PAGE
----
Inbound - The Blog: The Secrets Behind Click To Close

 

Insist On Doing Cold Emails? Use Inbound Marketing To Warm Them Up

If We Can’t Talk You Out Of Cold Emails, At Least Let Us Help You Get Them To Work Better

In a recent article, I begged you to stop sending unsolicited cold emails as part of your marketing campaign. I stand by that position, but I’m a practical man and I understand why some of you insist on using this practice today. Even with a horribly low open and click-through rate, you still get a bite every now and then, and sometimes those bites turn into revenue. I get it.

We’ve learned some techniques from our years of practicing inbound marketing that can be applied to this tactic to improve the performance enough to make the program decent from a metrics perspective. I also think it’s important to know what performance expectations you should be looking at before, during and after you launch your own email campaigns.

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Stop Emailing Me! Inbound Marketing Means I Give You Permission First

Nowhere Does Unsolicited Email Marketing Fit Into A Well-Thought-Out Inbound Marketing Program

WARNING: This might seem like a rant, but it’s not. It’s a plea to everyone who insists on sending emails to people they don’t know, have never talked to and have no knowledge of their business situation. Just because I might need what you do doesn’t mean you can interrupt me or your prospects with unsolicited email marketing.

Please look at this on a risk-reward spectrum. To be more specific, what is the best-case outcome from this type of email campaign, what is the worst-case outcome and what is the most common outcome? The best-case outcome is obviously a new sales lead; not necessarily a sales opportunity but definitely a lead. The worst-case outcome is a pissed off potential prospect who may never do business with you because of the interruption.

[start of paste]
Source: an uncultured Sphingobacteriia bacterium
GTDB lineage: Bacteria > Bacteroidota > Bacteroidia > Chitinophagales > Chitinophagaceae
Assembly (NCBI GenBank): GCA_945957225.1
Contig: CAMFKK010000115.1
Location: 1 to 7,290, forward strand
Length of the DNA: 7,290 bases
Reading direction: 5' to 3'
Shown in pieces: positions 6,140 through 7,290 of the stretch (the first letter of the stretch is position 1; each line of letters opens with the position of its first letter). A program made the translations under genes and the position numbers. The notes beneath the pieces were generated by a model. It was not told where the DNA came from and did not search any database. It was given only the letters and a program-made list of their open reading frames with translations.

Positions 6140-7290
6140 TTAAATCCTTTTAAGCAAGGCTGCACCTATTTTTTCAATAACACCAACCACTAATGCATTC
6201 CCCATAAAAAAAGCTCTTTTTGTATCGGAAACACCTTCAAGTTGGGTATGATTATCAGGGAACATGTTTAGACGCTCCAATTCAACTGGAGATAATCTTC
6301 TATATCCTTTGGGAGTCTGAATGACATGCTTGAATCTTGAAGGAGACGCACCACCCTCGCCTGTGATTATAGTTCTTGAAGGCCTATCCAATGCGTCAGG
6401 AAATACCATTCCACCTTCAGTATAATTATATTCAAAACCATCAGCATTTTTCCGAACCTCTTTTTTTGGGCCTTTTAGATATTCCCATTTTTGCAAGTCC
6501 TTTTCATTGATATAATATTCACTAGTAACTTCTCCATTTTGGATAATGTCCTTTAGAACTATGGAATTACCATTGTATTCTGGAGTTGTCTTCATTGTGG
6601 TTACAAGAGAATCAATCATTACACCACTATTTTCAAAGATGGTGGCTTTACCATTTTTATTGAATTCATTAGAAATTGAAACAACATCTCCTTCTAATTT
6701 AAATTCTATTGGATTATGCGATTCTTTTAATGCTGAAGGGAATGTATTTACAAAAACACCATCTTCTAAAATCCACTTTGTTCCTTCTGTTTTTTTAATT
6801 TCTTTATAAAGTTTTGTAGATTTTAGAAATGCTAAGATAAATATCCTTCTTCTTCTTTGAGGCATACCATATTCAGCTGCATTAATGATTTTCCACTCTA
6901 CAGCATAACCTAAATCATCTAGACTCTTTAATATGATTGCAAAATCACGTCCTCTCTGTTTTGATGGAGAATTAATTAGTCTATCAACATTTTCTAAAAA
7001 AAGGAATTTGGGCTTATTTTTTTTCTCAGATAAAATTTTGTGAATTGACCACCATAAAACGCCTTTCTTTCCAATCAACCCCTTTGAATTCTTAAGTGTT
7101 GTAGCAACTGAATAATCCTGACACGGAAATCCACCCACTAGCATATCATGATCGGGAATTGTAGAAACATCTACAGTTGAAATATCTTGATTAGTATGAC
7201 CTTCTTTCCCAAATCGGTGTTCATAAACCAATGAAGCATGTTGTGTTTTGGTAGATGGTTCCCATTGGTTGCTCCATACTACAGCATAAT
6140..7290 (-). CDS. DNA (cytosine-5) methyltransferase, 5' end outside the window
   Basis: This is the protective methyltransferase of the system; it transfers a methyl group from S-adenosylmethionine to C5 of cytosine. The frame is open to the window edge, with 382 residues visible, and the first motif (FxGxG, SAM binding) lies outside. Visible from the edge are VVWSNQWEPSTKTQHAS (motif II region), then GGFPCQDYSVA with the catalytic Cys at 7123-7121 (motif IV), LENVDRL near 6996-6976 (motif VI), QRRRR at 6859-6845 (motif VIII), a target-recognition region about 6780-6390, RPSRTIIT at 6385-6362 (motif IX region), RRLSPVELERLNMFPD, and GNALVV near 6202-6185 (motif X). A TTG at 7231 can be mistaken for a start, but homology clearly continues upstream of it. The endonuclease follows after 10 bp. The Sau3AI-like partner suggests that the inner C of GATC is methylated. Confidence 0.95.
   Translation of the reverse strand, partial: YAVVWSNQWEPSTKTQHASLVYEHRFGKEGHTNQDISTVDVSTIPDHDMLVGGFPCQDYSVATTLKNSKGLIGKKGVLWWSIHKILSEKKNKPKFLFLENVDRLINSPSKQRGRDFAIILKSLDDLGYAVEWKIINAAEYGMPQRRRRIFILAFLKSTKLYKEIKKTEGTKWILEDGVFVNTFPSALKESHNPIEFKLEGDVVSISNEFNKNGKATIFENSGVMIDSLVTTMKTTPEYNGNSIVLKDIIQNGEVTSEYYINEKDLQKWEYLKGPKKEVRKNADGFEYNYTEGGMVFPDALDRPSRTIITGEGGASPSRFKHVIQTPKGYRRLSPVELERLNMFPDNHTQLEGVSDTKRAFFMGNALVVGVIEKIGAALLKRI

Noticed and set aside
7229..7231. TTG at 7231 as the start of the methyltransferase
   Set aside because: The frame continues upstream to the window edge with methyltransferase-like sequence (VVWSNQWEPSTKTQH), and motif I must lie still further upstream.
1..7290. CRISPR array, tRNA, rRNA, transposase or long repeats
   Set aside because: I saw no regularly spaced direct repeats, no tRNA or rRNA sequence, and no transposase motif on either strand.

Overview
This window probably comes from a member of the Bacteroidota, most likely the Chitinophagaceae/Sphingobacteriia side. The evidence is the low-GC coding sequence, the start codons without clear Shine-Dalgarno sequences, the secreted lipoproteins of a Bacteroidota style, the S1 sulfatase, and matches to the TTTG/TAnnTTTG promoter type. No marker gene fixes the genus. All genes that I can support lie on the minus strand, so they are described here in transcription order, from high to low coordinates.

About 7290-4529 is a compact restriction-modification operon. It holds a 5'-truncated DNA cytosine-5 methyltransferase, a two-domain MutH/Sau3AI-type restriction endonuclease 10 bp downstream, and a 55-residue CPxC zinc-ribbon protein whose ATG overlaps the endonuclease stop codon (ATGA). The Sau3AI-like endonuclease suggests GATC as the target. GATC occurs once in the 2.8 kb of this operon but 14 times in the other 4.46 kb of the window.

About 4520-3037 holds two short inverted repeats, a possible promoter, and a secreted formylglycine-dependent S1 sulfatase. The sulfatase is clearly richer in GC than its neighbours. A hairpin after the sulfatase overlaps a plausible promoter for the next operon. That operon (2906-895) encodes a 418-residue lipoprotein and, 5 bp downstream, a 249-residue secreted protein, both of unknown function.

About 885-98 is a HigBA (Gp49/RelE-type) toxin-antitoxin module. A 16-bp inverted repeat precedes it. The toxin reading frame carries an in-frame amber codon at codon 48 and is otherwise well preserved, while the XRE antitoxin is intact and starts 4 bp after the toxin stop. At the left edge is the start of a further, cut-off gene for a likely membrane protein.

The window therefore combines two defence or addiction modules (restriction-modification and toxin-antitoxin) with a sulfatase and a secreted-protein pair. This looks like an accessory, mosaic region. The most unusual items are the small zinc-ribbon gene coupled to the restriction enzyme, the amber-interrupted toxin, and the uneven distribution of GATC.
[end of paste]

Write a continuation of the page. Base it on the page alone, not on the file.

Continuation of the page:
Finally, the most likely outcome (from a numbers perspective) is to be simply ignored. This means the email is just deleted with no response. The question you need to ask yourself is this: “Is the return from this type of effort or campaign worth the risk on the bottom end of the risk-reward spectrum?”

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Why Inbound Marketing Demands I Never Reply To Unsolicited Emails

If You Sent Me One, Now You Know Why I Haven’t Responded

I’m no different than you. I'm going about my day and trying to get my work done when I get an email notification (you know, those annoying pop-up windows that alert you to a new email). The email looks like it’s in response to something I sent, or it might look like it’s from someone who knows me. So I click on the alert.

But it’s not either of those scenarios. It’s an unsolicited email, from someone I don’t know, trying to sell me something I know nothing about and might not even need. Who came up with this tactic? Who decided this was even close to a good idea? It gets much worse, and I’m sure everyone reading this is going to know what I’m talking about.

When I delete the email, I get another one in a day or two, followed by another and another. Each one sounds a little more desperate and attempts to make me feel a little ruder for not responding. Some people even resort to adding animated GIFs of Oprah, Spiderman or some other celebrity. I guess they think this will get my attention and get me to ask to speak with them.

I know marketers ruin everything, but this is ridiculous. If for some reason you have your sales and marketing team executing a similar tactic, here’s why this will never work.

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